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Is my Room Big Enough for a Projector?

Is my Room Big Enough for a Projector?

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When you’re looking for a projector, you’re going to have a lot of questions. You’ll also run into so much projector jargon that it might give you a headache. Undoubtedly, one of the first things you’ll try to answer for yourself is: “is my room big enough for a projector?”

To determine if your room is big enough for a projector, you have to consider a few factors. The first is the size of your room. Next, you have to decide on which projector you’ll purchase. The projector you purchase will come with a distinct throw ratio (sometimes referred to as throw distance.)

The throw ratio will let you know if your room is big enough for a projector. However, knowing how to calculate these numbers is essential. You do so with this formula: 

(Throw Ratio) × (screen size you want in inches) = (Distance in inches) 

So let’s look at some real-world examples of throw ratio and determine if your room is big enough.

What is the Throw Ratio?

short throw vs long throw projector

The throw ratio is the relationship between the distance of the projector compared to the size of the screen.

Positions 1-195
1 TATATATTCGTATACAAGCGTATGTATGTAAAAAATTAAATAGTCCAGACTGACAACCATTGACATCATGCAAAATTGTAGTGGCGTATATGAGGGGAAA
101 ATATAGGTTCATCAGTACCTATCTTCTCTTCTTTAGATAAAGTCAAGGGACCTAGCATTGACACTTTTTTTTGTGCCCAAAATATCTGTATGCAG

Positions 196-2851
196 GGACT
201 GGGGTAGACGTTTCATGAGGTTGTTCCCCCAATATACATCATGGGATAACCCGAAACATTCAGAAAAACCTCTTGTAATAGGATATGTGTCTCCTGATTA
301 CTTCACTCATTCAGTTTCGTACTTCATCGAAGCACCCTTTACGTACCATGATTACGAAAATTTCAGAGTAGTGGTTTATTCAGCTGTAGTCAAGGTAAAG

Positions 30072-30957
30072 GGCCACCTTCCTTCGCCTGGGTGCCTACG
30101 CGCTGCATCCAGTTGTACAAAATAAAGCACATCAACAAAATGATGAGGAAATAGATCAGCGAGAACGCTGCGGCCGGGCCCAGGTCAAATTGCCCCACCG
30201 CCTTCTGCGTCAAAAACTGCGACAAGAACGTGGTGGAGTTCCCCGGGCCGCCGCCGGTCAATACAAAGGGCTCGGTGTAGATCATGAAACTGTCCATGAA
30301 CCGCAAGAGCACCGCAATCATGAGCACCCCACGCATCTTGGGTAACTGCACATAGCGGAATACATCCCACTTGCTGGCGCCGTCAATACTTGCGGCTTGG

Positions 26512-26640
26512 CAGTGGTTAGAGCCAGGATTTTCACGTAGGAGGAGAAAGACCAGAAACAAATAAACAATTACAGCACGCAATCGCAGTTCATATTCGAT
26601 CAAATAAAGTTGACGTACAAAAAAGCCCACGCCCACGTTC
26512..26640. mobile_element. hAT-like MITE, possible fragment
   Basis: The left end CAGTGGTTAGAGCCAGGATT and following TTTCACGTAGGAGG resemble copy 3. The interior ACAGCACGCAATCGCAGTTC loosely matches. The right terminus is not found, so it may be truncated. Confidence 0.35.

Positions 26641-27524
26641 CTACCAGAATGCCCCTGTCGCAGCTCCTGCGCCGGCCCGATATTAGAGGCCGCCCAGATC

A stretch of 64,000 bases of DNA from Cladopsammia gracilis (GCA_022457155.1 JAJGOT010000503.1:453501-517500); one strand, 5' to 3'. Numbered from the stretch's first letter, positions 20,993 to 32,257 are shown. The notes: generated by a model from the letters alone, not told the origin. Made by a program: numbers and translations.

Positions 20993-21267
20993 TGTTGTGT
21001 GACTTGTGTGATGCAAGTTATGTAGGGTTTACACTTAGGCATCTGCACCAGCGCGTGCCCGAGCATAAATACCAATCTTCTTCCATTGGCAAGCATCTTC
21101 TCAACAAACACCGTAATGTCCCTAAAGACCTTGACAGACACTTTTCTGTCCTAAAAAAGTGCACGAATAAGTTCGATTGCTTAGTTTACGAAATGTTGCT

Each projector has a different throw ratio. But don’t worry, we’ll go over real examples below.

When you’re purchasing a projector, you’ll need to determine its throw ratio. This throw ratio will allow you to calculate how far your projector should be from your screen. 

Here’s an easy example. A throw ratio of 1 directly correlates to how far you should have your projector away from your screen. In this case, we should have our projector one foot away from our screen to create a screen size that’s one foot long, diagonally.

However, considering things are not always as easy, we’ll need to do a little math.

For example, if you have a throw ratio of 0.5 and you want to create an image that’s 12 inches long diagonally (one foot long), you can calculate how far away the projector needs to be away from that screen.

Here is the formula: (Throw Ratio) × (screen size you want in inches) = (Distance in inches).

In our above example, 0.5 × 12 = 6. In other words, our projector needs to be six inches from our screen if we want a one-foot image projected on our screen.

We can take our formula and create a real-world example. Let’s say the throw ratio of your projector is 0.5, and you want a projected image that is 130 inches long. How far away does your projector need to be in order to achieve this?

Plugging in our formula with the above numbers, we get 65 inches away from your screen.

With all of this information presented, let’s answer a few more vital questions you might have.

Can You Use a Projector in a Small Room?

projector in used in a small space

As we saw in our last section, having a small room is not a bad thing. You can use a projector in rooms of any size. It all depends on the throw ratio of your projector and the image size you are trying to achieve. 

If you’re worried, you can always purchase a short throw projector. Short throw projectors give you a massive screen inches away from your screen.

Short Throw Projectors